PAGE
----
Friday, February 13, 2009

Friday Virals!

Well, another week is over and that means another collection of crap that people post on the Interweb. For the record, while watching Infomania last night, I totally knew that the sound was turtles humping. Adam was there, he can back me up. See Brett's latest Viral Video Film School for more details (and animal sex!). Happy weekend everybody!

sick. sick. sick.


Movie Review: Men on a Mission - One Genre, Two Very Different Outcomes

Bryan (Liam Neeson in Taken) and Lou (Clive Owen in The International), two peas in a pod.

It's been quite a movie-filled week and since the state of the economy sort of prevents most of us from actually paying for new releases, here's a quick recap of the two action pics out right now. If you only have $10 sweating up your pocket, luckily you only really have one choice when it come to these two new releases.

Taken, starring Liam Neeson as an ex-government operative unofficially forced back into action after his 17yr old daughter is abducted in Paris, opened last weekend to mixed reviews, but David Edelstein liked it and that's usally enough for me. The International, starring Clive Owen and Naomi Watts, hits theaters tonight and despite the misleading previews, the option of "Murder" is not displayed on an ATM machine at any point during the film. While Taken appears to be the standard man on a mission movie a la Die Hard, The Transporter,'s much smarter than it looks. The International boasts one man vs. global conspiracies, deception and murder all in the name of power veiled by capitalism but after the first 15 minutes it somehow looses it's drive as the enemy is too broad, too big and too replaceable. What's more interesting in the end - a lonely man in a fight to save his only daughter or a lonely man in a fight to shut down...a bank? Lives hang in the balance in both scenarios, but only one is concrete enough to induce rapid heart rate.

Taken is a one track plot, simple, fast, focused, but not lacking smarts. Bryan Mills (Liam Neeson) is introduced in blatantly pitty-producing situations, it takes about 4 minutes before we're all on his side and when his hidden talents are revealed, we'll follow him anywhere. Bryan's killer martial art skills are shot brilliantly and it appears that he moves so fast not even the camera's eye can keep up. But, somehow it all retains enough "reality" preventing doubt or disbelief. There aren't many moments when Neeson's character is not on screen and it's easy to assume that under the helm of a less soulful actor this film might not fly as well. Sure, it's a little predictable and the daughter is taken like 25minute after landing in Paris, but everything is riding on this one particularly capable man, every physical risk he takes could mean losing her forever and the weight of that is ever present as he pushes his way through seemingly impassible obstacles and quite a few goons with automatic weapons.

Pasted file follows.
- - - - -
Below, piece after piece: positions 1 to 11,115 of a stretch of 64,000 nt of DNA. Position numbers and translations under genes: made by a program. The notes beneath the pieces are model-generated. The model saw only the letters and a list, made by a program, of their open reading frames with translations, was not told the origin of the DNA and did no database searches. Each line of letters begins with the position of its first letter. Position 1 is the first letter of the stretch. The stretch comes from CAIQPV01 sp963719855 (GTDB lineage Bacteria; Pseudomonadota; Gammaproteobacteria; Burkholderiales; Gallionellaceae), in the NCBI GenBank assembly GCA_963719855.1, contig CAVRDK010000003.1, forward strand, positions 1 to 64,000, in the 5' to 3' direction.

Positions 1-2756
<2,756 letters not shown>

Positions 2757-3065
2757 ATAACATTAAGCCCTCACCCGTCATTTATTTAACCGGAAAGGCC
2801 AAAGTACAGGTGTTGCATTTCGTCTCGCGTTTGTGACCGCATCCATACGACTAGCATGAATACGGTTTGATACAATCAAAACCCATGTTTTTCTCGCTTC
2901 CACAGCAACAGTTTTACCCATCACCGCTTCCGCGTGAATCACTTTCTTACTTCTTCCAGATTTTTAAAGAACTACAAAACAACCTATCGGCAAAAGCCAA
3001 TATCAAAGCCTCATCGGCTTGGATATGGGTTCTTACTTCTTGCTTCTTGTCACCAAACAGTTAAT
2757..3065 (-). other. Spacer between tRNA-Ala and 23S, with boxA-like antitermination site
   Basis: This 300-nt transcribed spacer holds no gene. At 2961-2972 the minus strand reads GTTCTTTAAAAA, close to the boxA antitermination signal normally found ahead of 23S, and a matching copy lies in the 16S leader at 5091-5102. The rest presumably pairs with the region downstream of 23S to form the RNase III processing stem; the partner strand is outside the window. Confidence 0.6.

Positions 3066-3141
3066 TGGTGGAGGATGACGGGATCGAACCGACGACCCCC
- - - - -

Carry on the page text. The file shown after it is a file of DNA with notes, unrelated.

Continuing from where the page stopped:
Where Taken succeeds in empathy, The International fails, drowning in cliche-ridden dialogue and lack of suspense. Clive Owen's Louis Salinger isn't unsympathetic, he's just a glutton for punishment and the audience seems to always be one step ahead making it not so much fun to watch him fail. Even a fair amount of globe trotting doesn't really make a difference - the film still feels like it's aching to be smart, trying so hard to be complex, but it's just about a decent guy who's become obsessed with shutting down an evil corporation. It's not going to end well. The International is not without it's payoff and that payoff takes place in one of my most hated spaces in the world - The Guggenheim New York. It's nauseating ramp, the curved lines, the ridiculous admission price - imagine the glee I felt during an extended bloody gun battle that serves as one of the final showdowns of the film. I'm not really sure how long this shootout lasted, but there were 4 good guys and one informant they really really want to bring in and flip up against 5, 8 maybe 12 bad dudes. I seriously lost count and complete track of time. So much blood and glorious bullet holes in the concrete railing, not to mention totally trashing some presumable generic video art.

Couldn't find a shot from the movie, but the scene is just like the poster except more bullet holes, blood, cowering art goers, dead bodies, oh and Naomi Watts is totally not even in the scene.

Simple is sometimes just plain better.


91 min
Dir: Pierre Morel
Screenplay: Luc Besson & Robert Mark Kamen
Produced by Besson and some other Frenchies


The International
118 min
Dir: Tom Twyker
Screenplay: Eric Singer
Produced by an international ensemble of people with money